For the record, Shen told us the other night he thought he definitely was on Santa's "nice list" (this in response to seeing another little boy throwing a tantrum). You just gotta love kids!

Monday, November 23, 2009

Amazing Face Painting at the Aquarium

Disney Visits the Aquarium

We spent Saturday morning with my classmates, Angela and Debbie, and Debbie's three children. We started off the day having a scrumptious breakfast at the Flying Biscuit. Then we headed to the Georgia Aquarium where Disney was sponsoring an event in preparation for the opening of the new movie 'the Princess and the Frog'. There were lots of activities including pictures with various Disney princesses, the "frog jump", and face painting. The kids also got to do their usual favorites at the aquarium such as touching the sting rays and watching the whale sharks swim around in the enormous tank. They had a great time and it was really nice for the 'moms' to get together outside of school.

More Soccer Pictures!

Soccer 2009

The kids all participated in youth soccer this Fall. They had really great coaches and learned a lot. Amara is a star player and manages to find the goal more often than most. She is coordinated and quite skilled. Forest is a team player, a fast runner, and more aggressive than you would imagine (he even had a foul called on him during one game during a sprint to the ball). Shen just plain has fun out on the field! He runs around and laughs. When he manages to get in position to make contact with the ball, he gives it a kick and says "hi-yah". Then he just stands there and watches where the ball goes...all the while, laughing and giggling. He is a hoot to watch play!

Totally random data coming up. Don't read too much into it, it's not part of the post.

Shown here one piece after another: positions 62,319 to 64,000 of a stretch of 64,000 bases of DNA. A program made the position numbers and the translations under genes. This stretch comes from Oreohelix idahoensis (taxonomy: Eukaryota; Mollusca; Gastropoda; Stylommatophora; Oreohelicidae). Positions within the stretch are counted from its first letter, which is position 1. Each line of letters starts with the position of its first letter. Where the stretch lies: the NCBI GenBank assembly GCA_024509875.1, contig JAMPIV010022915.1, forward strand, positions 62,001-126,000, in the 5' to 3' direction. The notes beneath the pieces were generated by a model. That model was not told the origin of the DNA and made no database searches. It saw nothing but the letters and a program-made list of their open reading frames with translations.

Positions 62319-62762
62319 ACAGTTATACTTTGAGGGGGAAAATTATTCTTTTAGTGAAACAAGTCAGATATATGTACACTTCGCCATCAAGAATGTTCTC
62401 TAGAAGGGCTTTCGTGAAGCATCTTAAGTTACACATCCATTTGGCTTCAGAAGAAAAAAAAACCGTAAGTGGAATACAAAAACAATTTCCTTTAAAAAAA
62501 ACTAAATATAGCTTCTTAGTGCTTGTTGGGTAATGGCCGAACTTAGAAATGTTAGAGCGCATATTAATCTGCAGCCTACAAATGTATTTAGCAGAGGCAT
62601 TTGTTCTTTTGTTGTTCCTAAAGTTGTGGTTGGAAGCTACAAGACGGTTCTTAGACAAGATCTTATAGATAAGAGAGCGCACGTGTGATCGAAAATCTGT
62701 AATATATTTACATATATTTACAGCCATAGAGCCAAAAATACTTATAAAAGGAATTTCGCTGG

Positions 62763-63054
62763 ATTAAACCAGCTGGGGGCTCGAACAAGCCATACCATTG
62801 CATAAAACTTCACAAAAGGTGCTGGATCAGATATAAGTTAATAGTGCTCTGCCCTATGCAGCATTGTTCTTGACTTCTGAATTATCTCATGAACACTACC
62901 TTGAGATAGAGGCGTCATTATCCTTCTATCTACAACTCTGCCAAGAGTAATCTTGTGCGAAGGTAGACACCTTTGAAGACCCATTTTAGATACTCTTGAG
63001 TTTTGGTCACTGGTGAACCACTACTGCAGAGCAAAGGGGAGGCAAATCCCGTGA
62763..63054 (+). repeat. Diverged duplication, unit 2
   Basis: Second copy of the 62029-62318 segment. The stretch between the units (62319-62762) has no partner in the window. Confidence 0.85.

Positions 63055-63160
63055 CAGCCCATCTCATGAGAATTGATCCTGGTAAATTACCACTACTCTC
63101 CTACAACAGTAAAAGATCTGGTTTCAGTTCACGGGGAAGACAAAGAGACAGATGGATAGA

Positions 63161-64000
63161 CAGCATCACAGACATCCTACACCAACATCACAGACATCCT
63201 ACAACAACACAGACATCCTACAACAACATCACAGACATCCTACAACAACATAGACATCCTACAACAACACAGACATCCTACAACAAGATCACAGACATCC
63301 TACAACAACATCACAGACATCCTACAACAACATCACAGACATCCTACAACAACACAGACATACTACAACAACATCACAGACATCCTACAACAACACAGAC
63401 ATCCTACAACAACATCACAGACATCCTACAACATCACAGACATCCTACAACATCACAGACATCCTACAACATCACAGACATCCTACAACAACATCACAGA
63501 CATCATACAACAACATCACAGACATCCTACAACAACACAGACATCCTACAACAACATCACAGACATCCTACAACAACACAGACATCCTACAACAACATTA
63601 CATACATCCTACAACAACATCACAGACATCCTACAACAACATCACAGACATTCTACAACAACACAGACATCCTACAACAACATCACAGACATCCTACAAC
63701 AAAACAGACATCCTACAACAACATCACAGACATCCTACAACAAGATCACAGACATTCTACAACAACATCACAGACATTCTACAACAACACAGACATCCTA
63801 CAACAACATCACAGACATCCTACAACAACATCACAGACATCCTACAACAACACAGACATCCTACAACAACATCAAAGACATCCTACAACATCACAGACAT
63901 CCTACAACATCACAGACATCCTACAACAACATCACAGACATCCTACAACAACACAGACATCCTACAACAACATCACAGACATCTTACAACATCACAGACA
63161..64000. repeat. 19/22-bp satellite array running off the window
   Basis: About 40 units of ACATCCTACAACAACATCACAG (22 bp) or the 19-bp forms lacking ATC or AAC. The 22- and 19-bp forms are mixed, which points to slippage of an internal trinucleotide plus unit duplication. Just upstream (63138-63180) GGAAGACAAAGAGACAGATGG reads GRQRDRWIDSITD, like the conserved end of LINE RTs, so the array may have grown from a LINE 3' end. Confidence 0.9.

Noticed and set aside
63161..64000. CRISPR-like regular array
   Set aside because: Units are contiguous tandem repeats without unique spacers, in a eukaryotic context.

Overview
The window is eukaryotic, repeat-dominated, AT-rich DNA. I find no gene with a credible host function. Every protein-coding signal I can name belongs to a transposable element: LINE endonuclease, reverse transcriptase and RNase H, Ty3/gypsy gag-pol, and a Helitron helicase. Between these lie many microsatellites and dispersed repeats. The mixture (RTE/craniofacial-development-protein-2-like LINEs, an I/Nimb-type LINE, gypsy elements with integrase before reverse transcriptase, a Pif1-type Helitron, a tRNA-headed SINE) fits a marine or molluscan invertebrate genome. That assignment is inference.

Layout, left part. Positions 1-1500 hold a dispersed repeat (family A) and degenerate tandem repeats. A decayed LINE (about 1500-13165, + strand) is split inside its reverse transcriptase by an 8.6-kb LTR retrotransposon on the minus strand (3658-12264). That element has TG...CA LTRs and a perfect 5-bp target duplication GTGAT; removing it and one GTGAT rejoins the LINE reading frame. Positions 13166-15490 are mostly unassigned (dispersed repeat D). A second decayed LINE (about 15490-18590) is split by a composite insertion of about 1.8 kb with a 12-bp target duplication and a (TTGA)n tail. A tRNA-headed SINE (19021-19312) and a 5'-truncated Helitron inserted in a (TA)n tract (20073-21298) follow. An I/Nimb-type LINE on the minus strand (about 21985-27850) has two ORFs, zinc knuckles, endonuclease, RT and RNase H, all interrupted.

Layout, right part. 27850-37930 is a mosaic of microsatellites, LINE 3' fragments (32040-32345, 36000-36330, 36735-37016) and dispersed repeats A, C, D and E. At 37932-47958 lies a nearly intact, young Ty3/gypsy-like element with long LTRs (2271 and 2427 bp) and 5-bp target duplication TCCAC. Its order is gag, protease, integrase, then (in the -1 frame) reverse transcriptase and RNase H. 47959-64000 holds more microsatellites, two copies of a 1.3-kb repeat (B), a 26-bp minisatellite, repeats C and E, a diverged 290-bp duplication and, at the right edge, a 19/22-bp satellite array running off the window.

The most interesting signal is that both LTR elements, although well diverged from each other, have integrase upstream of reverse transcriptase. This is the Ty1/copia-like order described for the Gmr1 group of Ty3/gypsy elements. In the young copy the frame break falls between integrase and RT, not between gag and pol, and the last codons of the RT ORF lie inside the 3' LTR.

Wednesday, November 11, 2009

More Halloween Fun

During Halloween Day, we met my classmate and her kids at "Monkey Joes", a jumping place for kids. The kids really hit it off and had a lot of fun. Later during trick-or-treating, we took some pictures of school friends and all the craziness of Halloween.

Pumpkins 2009

The kids had a blast carving their pumpkins this year. They did a great job! We also roasted pumkin seeds and made pumpkin muffins which were enjoyed by all!

Halloween, Atlanta Style!